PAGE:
(NEW YORK) -- A New York judge ordered the cancellation of the business certificates for firms in the state owned by former President Donald Trump and others associated with the Trump Organization, casting into doubt the future of the private sector empire on which Trump has built his reputation for business acumen.
The directive came as part of a pretrial ruling in a $250 million civil fraud trial that found Trump had submitted "fraudulent valuations" for assets that were then used by himself, his eldest sons and his business to obtain better loan and insurance terms.
In a scathing order on Tuesday, Judge Arthur Engoron cited "false and misleading square footage" of Trump's Fifth Avenue apartment, among other faulty valuations, among other tactics.
Eric Trump, who runs the Trump Organization's day-to-day operations, responded on X, previously known as Twitter, saying, "Today, I lost all faith in the New York legal system. Never before have I seen such hatred toward one person by a judge."
"We have run an exceptional company -- never missing a loan payment, making banks hundreds of millions of dollars, developing some of the most iconic assets in the world. Yet today, the persecution of our family continues..." he said.
Trump attorney Alina Habba said Tuesday that Trump plans to immediately appeal what she called the judge's "fundamentally flawed" decision. In addition, Trump could seek an emergency stay of the trial.
The trial is set to proceed next week as the court is still required to decide six remaining causes of action alleged by Attorney General Letitia James, as well as the scope of the potential penalty, Engoron said on Wednesday.
The order on Tuesday, however, holds significant potential implications for the Trump Organization and its underlying assets, though the exact scope of the decision remains unclear.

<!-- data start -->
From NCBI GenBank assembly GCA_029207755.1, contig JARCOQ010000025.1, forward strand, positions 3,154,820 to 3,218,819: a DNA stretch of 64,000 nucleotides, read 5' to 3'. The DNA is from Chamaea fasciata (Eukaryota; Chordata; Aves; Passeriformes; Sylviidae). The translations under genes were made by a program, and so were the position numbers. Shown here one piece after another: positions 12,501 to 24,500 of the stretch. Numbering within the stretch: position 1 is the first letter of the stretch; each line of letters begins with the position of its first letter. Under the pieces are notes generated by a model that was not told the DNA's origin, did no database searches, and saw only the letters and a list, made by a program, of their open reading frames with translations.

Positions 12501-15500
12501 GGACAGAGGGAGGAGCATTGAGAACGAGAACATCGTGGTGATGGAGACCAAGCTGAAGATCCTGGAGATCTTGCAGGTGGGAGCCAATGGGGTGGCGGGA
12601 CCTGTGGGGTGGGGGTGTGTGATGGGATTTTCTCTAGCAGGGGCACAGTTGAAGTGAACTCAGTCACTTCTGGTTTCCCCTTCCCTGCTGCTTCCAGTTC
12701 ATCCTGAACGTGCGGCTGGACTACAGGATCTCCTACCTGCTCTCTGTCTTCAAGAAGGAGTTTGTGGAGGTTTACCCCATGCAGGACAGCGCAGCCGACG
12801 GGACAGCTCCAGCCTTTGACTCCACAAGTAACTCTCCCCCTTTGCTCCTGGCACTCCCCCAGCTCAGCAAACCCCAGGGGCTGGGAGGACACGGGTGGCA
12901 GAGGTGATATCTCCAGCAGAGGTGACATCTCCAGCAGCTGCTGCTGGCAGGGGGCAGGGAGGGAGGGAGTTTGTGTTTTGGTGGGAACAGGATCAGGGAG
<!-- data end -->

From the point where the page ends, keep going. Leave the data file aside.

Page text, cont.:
Here's what to know about what the order means for the Trump family's business holdings:
Which businesses are affected?
The ruling on Tuesday took business certificates away from New York-based companies under the control of key Trump Organization figures, effectively stopping such firms from doing business in the state.
The order to cancel business certificates applies to any firm controlled or owned by Donald Trump and his sons Donald Trump Jr. and Eric Trump, as well as former Trump Organization officials Allen Weisselberg and Jeffrey McConney, Engoron said.
That could mean the end of operations for iconic Trump properties such as Trump Tower, located in Midtown Manhattan; Trump National Golf Club in Westchester County; and The Trump Building, a 927-foot tall commercial tower on Wall Street.
Taken together, the businesses employ hundreds of people and make up a significant portion of the Trump Organization's holdings.
The order, however, does not apply to the Trump Organization as a whole. The company's entities outside of New York could still operate.
What will happen to the businesses?
Within 10 days of the ruling, the parties to the lawsuit must recommend at least three potential receivers to manage the dissolution of the "canceled LLCs," Engoron said, referring to the businesses owned or controlled by the key individuals associated with the Trump Organization.
The process could result in the forced closure of the entities and the potential sale of their underlying assets.
What unanswered questions remain?
Significant questions remain about how Engoron's order will be carried out.
In a court hearing on Wednesday, Trump attorney Chris Kise asked Engoron to confirm which of Trump's hundreds of business entities would be covered by Tuesday's ruling.
"With all of these entities and all the employees of these entities, we just want to be sure we have some clear picture," Kise said.
Engoron did not issue a bench ruling or immediately respond to the question, instead punting the matter to a future private meeting between counsel.
The ultimate outcome of those deliberations will help determine the consequences of the decision for the parent company Trump Organization, a global portfolio of businesses that includes the Mar-a-Lago resort in Palm Beach, Florida, and the Trump International Hotel in Washington D.C.
The trial to begin on Monday will also determine the potential financial penalty to be incurred in the case, which would count in the hundreds of millions of dollars. The ultimate decision could also bar Trump from making real estate acquisitions and applying for loans in New York.
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